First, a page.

Davies examines the work of four of the most important twentieth-century poets who have explored the epic tradition. Some of the poems display an explicit concern with ideas of American nationhood, while others emulate the formal ambitions and encyclopaedic scope of the epic poem. The study undertakes extensive close readings of Hart Crane's The Bridge (1930), Allen Ginsberg's "Howl" (1956) and The Fall of America: Poems of These States 1965-71 (1972), James Merrill's The Changing Light at Sandover (1982), and John Ashbery's Flow Chart (1991). Although not primarily an account of a Whitmanian lineage, this book considers Whitman's renegotiation of the dialectic between the public and the private as a context for the project of the homosexual epic, arguing for the existence of a genealogy of epic poems that rethink the relationship between these two spheres. If, as Bakhtin suggests, the job of epic is to "accomplish the task of cultural, national, and political centralization of the verbal-ideological world," the idea of the "homosexual epic" fundamentally problematizes the traditional aims of the genre.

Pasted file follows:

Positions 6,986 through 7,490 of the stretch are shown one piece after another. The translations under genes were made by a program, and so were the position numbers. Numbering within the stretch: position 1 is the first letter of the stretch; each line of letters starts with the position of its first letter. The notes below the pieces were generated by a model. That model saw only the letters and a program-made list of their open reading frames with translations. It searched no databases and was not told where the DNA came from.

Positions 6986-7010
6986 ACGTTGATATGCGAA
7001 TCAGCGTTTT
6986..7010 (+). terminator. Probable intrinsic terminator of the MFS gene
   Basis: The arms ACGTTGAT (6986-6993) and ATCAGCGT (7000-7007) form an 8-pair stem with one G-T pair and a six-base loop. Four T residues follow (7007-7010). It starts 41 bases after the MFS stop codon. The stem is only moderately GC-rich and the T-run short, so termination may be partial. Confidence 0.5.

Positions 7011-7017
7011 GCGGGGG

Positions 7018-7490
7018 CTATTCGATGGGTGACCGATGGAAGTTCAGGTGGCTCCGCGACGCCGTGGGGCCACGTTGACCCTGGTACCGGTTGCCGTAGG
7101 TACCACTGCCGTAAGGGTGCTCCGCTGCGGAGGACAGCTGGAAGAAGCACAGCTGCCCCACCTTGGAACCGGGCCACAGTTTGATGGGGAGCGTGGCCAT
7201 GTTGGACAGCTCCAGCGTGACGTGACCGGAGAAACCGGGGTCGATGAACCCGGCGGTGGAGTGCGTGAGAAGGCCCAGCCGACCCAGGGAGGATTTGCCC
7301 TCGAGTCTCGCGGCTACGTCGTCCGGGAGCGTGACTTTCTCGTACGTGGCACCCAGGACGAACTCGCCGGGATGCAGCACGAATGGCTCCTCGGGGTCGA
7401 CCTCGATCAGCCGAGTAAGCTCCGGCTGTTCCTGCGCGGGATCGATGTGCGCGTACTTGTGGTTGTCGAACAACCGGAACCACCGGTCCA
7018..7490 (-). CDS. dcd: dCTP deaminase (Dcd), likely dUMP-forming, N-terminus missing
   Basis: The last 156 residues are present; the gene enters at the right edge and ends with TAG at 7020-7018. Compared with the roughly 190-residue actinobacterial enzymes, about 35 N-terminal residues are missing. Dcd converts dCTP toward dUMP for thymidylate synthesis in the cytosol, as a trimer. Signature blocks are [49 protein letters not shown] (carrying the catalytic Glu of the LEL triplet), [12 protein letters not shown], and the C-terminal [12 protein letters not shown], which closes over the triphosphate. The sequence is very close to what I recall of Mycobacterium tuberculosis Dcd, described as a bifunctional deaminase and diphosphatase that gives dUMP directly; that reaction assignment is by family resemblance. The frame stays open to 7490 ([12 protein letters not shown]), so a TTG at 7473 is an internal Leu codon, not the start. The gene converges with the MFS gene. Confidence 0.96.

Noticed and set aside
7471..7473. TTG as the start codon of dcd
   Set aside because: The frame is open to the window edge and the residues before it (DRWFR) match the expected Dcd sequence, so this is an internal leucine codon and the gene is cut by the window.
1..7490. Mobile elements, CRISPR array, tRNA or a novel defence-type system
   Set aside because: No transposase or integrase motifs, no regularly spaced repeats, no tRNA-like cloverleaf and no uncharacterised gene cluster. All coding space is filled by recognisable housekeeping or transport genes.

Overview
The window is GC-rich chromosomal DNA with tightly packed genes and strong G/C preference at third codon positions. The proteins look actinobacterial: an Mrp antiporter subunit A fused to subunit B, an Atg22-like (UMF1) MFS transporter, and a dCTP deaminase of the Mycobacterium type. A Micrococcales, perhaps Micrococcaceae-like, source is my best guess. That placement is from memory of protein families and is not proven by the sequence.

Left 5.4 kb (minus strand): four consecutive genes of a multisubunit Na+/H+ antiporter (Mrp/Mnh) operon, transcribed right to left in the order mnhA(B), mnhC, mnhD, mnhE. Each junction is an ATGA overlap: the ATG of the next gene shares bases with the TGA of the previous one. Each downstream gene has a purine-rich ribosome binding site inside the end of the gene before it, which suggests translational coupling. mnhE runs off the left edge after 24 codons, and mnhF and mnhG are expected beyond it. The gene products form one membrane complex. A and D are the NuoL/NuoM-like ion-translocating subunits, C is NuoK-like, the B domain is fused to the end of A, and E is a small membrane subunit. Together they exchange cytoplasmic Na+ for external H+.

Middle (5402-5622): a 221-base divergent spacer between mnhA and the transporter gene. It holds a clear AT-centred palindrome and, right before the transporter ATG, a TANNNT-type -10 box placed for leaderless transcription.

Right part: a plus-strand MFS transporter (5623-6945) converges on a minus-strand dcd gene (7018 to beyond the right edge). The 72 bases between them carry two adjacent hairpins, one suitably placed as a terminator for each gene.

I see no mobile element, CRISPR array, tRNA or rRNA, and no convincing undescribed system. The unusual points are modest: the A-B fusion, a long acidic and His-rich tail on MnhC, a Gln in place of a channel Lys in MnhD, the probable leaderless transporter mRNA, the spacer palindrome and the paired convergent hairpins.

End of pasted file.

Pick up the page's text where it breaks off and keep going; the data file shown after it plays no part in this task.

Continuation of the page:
Chapter 1: Introduction - The foundations of epic and the 'problems' of homosexuality / Chapter 2: "Stranger in America": Hart Crane's Homosexual Epic / Chapter 3: "It occurs to me that I am America": Ginsberg's Epic Poems and the Queer Shoulder / Chapter 4: "Narcissus bent / Above the gene pool": Merrill's Epic of Childlessness / Chapter 5: John Ashbery's Flow Chart: "The natural noise of the present" / Chapter 6: Postscript / Bibliography / Index